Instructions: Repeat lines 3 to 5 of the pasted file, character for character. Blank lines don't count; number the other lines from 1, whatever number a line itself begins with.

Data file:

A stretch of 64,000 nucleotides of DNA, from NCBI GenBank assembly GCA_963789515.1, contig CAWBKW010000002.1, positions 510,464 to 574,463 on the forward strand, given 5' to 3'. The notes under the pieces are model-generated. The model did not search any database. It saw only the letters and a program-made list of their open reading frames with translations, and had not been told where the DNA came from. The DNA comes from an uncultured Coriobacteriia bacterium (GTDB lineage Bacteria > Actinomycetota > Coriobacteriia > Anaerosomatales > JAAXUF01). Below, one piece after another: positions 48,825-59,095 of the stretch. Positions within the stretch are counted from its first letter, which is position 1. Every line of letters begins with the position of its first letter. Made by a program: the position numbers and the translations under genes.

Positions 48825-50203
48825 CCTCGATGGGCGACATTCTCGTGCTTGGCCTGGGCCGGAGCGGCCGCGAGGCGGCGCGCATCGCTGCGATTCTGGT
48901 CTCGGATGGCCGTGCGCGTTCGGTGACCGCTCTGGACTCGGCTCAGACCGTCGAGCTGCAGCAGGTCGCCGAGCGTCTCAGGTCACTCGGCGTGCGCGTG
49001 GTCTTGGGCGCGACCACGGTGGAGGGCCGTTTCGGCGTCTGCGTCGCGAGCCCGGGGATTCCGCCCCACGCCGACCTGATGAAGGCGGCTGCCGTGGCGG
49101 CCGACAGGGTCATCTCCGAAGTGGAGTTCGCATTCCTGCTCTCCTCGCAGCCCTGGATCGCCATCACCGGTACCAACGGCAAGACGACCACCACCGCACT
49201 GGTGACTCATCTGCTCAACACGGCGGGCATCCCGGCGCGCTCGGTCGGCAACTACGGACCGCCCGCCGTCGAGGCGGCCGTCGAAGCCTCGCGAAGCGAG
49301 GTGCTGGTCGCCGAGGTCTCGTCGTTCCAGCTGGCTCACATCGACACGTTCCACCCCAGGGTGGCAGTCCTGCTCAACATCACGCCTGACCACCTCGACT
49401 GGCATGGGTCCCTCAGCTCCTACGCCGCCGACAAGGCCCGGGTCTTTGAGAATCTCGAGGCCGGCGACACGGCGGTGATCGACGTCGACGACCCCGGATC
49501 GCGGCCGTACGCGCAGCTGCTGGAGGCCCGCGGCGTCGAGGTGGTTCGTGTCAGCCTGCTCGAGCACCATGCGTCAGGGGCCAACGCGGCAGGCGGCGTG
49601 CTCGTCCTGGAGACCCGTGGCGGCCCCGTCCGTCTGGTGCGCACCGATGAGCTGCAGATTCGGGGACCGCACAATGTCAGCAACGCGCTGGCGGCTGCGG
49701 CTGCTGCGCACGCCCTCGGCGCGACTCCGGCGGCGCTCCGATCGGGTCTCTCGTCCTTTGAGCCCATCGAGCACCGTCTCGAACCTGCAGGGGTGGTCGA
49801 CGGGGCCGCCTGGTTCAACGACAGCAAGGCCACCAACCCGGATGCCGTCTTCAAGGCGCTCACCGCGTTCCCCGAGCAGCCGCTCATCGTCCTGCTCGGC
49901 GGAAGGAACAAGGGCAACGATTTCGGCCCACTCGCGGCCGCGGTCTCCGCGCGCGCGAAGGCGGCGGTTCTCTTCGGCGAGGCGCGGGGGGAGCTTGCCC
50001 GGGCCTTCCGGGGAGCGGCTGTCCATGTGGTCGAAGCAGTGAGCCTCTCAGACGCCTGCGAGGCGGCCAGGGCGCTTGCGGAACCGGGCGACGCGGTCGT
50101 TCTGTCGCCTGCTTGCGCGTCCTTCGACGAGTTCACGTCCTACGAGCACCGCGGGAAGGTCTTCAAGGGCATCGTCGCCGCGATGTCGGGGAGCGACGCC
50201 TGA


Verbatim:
48825 CCTCGATGGGCGACATTCTCGTGCTTGGCCTGGGCCGGAGCGGCCGCGAGGCGGCGCGCATCGCTGCGATTCTGGT
48901 CTCGGATGGCCGTGCGCGTTCGGTGACCGCTCTGGACTCGGCTCAGACCGTCGAGCTGCAGCAGGTCGCCGAGCGTCTCAGGTCACTCGGCGTGCGCGTG
49001 GTCTTGGGCGCGACCACGGTGGAGGGCCGTTTCGGCGTCTGCGTCGCGAGCCCGGGGATTCCGCCCCACGCCGACCTGATGAAGGCGGCTGCCGTGGCGG